As well as the Irish offensive line has performed this season, that suggests Weis knows how to evaluate the position. With fifth-year seniors Trevor Marongelli, Duane Zlatnik and Tanner Hawkinson anchoring this season’s line, Weis needs to score big at the position immediately.

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Cliff’s Notes: Charlie Weis press conference, 10/30/12

Here is the Cliff's Notes version from Kansas football coach Charlie Weis' comments at his press conference today.

Full audio has been posted.

Just a few changes on the depth chart, including tight end Jimmay Mundine, right tackle Aslam Sterling and fullback Brandon Bourbon moving into starting positions.

Weis says Baylor's offense is unique in that coach Art Briles uses the entire field from sideline to sideline. The splits of Baylor's receivers are wider and closer to the sideline than Weis has seen anywhere else.

• Weis says the only reason Baylor has lost games is because of turnovers. Baylor has 16 giveaways in its last four games.

KU defensive coordinator Dave Campo loves the game of football. He hasn't enjoyed going against the Big 12 defenses, but it challenges you, trying to take your personnel and limit the damage against an opposing offense. Weis thinks Campo's knowledge of the game has earned respect of KU's players. Weis also thinks Campo is a great teacher.

Receiver Daymond Patterson will be back this week. KU will work him back in following his head injury. He's one of the most experienced guys KU has at the receiver position. Those experienced guys know the tricks of the trade.

KU defensive lineman Toben Opurum should be in good shape for Saturday's game. Linebacker Jake Love passed his concussion test. That bodes well for his chances of playing this week.

• Weis says Love had a little bit of a "psycho" coming into KU. He was a wrestler in high school, and he has that kind of mentality. Weis said linebacker Ben Heeney also plays like a "wild man."

Weis says watching tape on Sunday is worse than living it on Saturday. You have to relive it. You never see a lot of mistakes when you watch the game. Many more of those show up on film.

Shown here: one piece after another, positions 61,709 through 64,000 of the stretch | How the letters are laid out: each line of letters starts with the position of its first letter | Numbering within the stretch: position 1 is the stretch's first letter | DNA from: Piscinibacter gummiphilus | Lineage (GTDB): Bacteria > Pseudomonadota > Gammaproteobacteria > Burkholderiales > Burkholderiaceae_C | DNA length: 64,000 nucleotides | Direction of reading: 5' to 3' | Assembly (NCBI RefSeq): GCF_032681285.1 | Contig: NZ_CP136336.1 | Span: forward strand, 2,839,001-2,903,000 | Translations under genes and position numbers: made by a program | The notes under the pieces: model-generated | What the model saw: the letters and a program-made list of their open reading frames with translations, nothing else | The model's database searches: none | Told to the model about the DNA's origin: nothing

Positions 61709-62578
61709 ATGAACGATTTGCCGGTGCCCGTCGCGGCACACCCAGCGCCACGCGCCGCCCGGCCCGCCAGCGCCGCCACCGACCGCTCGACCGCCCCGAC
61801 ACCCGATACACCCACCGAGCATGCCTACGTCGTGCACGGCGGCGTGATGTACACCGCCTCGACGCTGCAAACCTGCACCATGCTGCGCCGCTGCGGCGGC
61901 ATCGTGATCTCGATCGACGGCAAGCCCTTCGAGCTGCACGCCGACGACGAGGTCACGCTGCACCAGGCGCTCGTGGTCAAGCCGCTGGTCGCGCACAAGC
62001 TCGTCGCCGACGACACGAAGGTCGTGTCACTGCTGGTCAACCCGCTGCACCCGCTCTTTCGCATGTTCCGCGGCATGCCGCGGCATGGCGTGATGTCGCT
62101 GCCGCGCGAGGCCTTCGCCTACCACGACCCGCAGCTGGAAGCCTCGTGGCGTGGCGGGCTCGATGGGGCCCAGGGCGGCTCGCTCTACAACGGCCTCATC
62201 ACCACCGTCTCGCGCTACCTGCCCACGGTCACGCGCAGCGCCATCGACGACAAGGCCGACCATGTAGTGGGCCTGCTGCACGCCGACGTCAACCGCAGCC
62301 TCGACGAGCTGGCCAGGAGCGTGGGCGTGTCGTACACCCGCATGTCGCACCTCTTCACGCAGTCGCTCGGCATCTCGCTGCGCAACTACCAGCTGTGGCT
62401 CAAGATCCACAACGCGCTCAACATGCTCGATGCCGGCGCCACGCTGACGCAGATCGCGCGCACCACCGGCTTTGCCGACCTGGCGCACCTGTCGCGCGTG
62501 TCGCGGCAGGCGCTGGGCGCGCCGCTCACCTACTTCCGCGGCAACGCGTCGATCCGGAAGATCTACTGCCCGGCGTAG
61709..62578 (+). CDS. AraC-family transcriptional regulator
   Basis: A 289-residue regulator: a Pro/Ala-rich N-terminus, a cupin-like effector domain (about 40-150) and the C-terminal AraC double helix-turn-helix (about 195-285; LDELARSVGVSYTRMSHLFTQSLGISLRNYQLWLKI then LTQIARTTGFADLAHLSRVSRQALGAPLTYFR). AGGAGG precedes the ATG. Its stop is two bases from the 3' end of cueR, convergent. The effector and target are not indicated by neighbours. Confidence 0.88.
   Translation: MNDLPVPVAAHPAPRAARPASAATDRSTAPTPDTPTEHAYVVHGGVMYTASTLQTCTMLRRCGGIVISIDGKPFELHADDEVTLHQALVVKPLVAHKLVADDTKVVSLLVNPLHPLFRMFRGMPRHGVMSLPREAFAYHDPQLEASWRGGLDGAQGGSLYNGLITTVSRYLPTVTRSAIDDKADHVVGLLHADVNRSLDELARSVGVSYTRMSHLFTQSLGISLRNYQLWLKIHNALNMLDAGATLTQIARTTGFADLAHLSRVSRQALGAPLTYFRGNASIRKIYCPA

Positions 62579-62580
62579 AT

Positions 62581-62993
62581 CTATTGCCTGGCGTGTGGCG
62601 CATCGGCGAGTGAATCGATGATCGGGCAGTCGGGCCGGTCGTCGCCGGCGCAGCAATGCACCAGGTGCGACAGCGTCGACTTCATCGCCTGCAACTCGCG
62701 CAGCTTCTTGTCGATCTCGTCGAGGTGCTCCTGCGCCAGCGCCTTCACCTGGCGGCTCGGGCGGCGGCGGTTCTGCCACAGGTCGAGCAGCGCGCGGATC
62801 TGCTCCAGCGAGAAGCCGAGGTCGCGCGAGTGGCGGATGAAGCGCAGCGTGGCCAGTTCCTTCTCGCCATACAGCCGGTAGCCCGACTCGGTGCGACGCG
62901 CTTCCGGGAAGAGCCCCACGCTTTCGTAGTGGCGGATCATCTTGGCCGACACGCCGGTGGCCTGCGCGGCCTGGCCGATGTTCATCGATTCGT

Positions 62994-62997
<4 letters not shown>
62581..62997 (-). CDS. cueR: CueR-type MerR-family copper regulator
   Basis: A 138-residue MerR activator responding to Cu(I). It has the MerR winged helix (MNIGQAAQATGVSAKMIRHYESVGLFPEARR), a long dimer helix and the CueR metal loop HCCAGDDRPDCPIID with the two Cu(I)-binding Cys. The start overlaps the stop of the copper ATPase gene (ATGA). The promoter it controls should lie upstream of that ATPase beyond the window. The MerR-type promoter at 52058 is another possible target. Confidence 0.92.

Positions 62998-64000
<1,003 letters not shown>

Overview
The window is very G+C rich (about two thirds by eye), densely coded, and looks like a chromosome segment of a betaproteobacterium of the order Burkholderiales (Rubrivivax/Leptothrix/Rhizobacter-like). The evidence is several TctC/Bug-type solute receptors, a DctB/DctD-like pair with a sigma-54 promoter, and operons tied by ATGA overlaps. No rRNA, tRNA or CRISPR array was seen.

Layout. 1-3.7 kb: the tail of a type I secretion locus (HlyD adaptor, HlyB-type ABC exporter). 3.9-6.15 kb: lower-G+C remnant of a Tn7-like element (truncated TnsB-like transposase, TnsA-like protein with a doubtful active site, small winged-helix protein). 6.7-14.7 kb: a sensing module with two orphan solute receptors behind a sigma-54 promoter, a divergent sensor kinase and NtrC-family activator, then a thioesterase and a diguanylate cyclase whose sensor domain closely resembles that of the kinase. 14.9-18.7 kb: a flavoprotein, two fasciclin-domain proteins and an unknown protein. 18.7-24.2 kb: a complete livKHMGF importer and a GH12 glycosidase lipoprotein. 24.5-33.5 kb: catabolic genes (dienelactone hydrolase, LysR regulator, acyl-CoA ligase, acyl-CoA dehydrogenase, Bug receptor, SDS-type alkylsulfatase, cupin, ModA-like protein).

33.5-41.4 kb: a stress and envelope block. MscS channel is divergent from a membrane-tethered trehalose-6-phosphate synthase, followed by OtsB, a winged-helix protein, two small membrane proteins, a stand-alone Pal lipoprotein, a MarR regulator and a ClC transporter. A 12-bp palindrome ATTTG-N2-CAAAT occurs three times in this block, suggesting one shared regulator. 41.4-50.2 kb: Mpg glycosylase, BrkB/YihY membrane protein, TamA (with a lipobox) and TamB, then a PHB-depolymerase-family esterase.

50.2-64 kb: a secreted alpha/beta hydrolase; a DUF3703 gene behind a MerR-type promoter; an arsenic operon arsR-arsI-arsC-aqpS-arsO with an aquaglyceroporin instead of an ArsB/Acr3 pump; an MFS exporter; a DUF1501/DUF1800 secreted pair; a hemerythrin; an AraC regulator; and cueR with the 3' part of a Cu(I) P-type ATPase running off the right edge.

Weis says he talks to tight end coach Jeff Blasko in his headset when he's on the sideline during games. Blasko basically gives Weis the down and distance and where the ball is spotted to help him with play-calling.

• Left guards Damon Martin and Duane Zlatnik will be listed as co-starters on the depth chart again. Offensive line coach Tim Grunhard will determine who goes in when.

• Offensive lineman Aslam Sterling will start at right tackle. He has as much talent as anyone on KU's line, but he's had highs and lows. He has to make sure that mentally he stays sharp so KU doesn't turn anyone free. His effort has been great. He's changed his body as much as anybody at KU this year. This is a cerebral game. He just needs to stay on top of things mentally.

Michael Cummings is starting at quarterback again this week. Weis thinks he's making progress. Weis said he didn't look too good at the end of the spring. He just keep on working. Cummings gave Weis another option at QB, and when that happened this year, Weis put him in there.

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Cliff’s Notes: Bill Self press conference, 10/29/12

Here is the Cliff's Notes version from Kansas men's basketball coach Bill Self's comments at his press conference today.

Full audio has been posted.

Self said he wants to see how his guys react to guarding different offensive actions against Emporia State. KU will have a small scouting report on Emporia State. KU has only scrimmaged once with officials this year. Self wants to see how his young players like Ben McLemore and Jamari Traylor react.

• Self likes having talented young kids with good leadership. KU has that this year.